Maine has a lot of unorganized townships that have never been settled with enough people to form a local government body. Some townships have names but many are referred to by the original township number. If you look at a map of Maine and cut it in quarters, you will see the Northwest Quarter of the state has no public roads and is mostly commercial timberland. The Golden Road a 90 mile private logging road that starts in Millinocket and runs by the proposed location on its way to Quebec. It is tied to 100s of additional miles of major logging roads. The last state road in this region ends at the BSP gate. The proposed development is in a township (Medway, Millinocket and East Millinocket are the exceptions in the area). In that case the state has the Land Use Planning Commission. It acts as the planning and zoning organization for the unorganized townships. New development of any kind is very restricted and major developments may take years to get approved. The AMC 100 wilderness property was purchased by the AMC at a low cost as mitigation for a major project around Moosehead lake that was subsequently canceled. There are provisions in the rules to allow expansion adjacent to developed areas.

The proposed location is adjacent to a developed area which was developed before the LUPC existed. Thus it can be developed but has to go through a fairly strict process to minimize its impact on the surroundings. Luckily Maine missed out on the type of development pictured in NC and got the LUPC and its predecessor the LURP in place before the land rush moved in. Sad to say they didnt stop all high altitude development, the summit of Sugarloaf mountain got sacrificed to the ski industry and the Bigelow ridgeline was on the block for development before Maine voters forced the legislature to protect it from development.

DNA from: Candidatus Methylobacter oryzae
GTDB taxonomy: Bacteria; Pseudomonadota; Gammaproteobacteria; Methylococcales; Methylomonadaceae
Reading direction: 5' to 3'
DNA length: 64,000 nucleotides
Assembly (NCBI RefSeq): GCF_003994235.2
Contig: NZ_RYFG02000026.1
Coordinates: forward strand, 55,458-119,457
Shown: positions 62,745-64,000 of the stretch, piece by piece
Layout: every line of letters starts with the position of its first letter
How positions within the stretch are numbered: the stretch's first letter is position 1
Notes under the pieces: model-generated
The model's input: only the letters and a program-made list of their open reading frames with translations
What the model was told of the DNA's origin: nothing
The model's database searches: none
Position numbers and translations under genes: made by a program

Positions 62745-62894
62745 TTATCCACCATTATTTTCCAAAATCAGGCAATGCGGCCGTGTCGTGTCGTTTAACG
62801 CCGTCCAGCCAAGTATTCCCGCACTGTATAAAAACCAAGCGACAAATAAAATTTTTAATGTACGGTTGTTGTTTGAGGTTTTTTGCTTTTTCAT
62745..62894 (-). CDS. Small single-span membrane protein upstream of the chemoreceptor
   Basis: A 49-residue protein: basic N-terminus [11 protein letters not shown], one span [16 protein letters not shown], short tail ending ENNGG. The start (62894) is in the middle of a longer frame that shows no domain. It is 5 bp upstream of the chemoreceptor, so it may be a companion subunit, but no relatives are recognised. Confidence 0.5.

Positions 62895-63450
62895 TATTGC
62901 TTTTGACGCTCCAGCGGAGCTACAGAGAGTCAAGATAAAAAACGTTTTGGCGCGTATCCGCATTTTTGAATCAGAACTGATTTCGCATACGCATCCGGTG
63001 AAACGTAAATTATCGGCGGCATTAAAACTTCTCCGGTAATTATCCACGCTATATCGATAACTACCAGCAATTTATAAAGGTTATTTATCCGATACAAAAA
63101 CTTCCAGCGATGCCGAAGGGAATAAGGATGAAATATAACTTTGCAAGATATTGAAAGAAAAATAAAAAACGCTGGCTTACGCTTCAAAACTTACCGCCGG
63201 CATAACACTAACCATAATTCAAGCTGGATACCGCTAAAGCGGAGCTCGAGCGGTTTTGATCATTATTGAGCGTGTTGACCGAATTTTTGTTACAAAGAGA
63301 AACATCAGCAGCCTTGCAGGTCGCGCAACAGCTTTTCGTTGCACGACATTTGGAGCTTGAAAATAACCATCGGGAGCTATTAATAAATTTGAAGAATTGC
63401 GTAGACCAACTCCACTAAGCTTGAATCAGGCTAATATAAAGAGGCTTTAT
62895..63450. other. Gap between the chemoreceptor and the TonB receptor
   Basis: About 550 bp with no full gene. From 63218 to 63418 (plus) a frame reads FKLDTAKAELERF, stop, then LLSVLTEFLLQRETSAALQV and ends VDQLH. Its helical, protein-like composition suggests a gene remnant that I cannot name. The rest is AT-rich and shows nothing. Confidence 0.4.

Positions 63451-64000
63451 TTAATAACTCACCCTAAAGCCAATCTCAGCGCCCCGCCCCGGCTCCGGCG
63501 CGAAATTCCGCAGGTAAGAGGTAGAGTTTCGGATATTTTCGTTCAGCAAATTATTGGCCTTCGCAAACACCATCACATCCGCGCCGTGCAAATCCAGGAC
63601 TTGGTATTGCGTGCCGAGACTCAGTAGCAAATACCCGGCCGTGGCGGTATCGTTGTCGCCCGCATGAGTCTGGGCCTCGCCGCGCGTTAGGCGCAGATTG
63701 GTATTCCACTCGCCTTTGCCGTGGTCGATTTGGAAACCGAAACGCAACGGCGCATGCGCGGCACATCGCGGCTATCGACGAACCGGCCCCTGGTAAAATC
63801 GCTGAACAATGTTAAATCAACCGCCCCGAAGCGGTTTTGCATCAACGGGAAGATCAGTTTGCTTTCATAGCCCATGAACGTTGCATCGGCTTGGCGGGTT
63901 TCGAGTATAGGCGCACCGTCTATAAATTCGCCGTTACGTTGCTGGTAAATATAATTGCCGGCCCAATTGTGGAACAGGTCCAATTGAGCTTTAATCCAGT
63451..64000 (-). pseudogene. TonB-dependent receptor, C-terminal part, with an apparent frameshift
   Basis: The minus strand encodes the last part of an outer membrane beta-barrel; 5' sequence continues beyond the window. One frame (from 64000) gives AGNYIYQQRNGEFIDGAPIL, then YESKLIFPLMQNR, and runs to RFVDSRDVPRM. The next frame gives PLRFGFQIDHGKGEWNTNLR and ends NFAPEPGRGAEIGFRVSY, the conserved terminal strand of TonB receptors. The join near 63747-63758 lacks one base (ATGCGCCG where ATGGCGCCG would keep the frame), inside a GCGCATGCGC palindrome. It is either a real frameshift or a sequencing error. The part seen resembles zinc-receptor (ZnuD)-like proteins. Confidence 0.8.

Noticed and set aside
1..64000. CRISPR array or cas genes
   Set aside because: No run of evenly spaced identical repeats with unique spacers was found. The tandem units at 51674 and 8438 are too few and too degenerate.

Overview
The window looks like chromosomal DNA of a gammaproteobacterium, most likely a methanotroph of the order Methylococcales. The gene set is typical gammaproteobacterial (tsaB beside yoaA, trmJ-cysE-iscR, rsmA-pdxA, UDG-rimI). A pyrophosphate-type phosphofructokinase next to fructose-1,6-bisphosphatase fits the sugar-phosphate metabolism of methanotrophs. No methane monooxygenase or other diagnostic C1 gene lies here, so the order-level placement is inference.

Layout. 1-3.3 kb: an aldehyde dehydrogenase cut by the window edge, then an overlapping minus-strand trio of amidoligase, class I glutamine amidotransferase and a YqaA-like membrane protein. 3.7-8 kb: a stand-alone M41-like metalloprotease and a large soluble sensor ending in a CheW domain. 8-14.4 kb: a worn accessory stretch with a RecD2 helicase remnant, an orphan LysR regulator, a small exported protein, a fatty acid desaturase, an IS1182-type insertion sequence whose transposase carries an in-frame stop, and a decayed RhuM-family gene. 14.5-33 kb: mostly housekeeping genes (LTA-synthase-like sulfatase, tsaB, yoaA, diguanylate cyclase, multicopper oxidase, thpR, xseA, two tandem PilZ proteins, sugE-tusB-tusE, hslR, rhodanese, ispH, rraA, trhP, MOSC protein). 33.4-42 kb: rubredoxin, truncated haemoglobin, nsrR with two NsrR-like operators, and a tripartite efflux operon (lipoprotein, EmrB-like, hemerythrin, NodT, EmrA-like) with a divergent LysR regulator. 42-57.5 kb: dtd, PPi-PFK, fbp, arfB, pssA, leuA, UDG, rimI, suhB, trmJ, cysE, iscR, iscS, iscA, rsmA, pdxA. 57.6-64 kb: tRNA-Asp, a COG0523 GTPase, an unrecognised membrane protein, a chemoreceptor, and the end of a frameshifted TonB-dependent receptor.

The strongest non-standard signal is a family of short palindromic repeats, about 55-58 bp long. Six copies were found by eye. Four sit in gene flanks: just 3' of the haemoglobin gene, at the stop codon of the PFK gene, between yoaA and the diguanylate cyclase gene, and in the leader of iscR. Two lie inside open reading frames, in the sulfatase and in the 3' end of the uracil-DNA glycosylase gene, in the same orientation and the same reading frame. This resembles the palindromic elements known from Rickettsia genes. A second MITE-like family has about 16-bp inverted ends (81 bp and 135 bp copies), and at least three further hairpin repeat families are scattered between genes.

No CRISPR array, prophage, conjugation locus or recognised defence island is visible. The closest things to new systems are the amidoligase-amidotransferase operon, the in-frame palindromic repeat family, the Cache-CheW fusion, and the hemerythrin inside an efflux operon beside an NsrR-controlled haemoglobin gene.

One big difference with southern states is the majority of the undeveloped lands in Maine are not federally owned, the vast majority are now owned by Timber Management Organizations (the 100 plus years of land ownership by pulp and paper companies is long gone) and many of the owners have sold various development and conservation easements to prevent or severely limit development as well as have to agreed to third party "sustainable" logging practices. The result is large tracts of industrial timberland surrounding numerous wilderness lakes and ponds. Its not a national park or forest and the trees are cut on a routine basis but the land is protected from development. The area has been designated a "dark sky area", there are no electric power lines at all beyond hydroelectric transmission lines so the only lighting will be from the sprinkling of camps in the region running generators.

The various developments built by the developer in the area have been fairly well planned and low impact facilities targeted to the LLBean or REI crowd in the summer and fall with the Cabela crowd from mostly southern New England heading up in the winter for snowmobiling. In winter snowmobiles can go hundreds of miles on groomed trails (including through BSP on the perimeter road). The buildings are laid out and painted to blend in to the surroundings and lighting at night is minimal with dark sky type fixtures used to cut down on light pollution. As for jobs, they will be tourism jobs, sure some folks will string together year round employment like the local real estate agents but few folks put their kids through college on tourism jobs. The developers projects do pay well and there is local competition for their jobs but they still are seasonal. Its better than nothing but the days of high paying paper mill jobs in the area is long gone.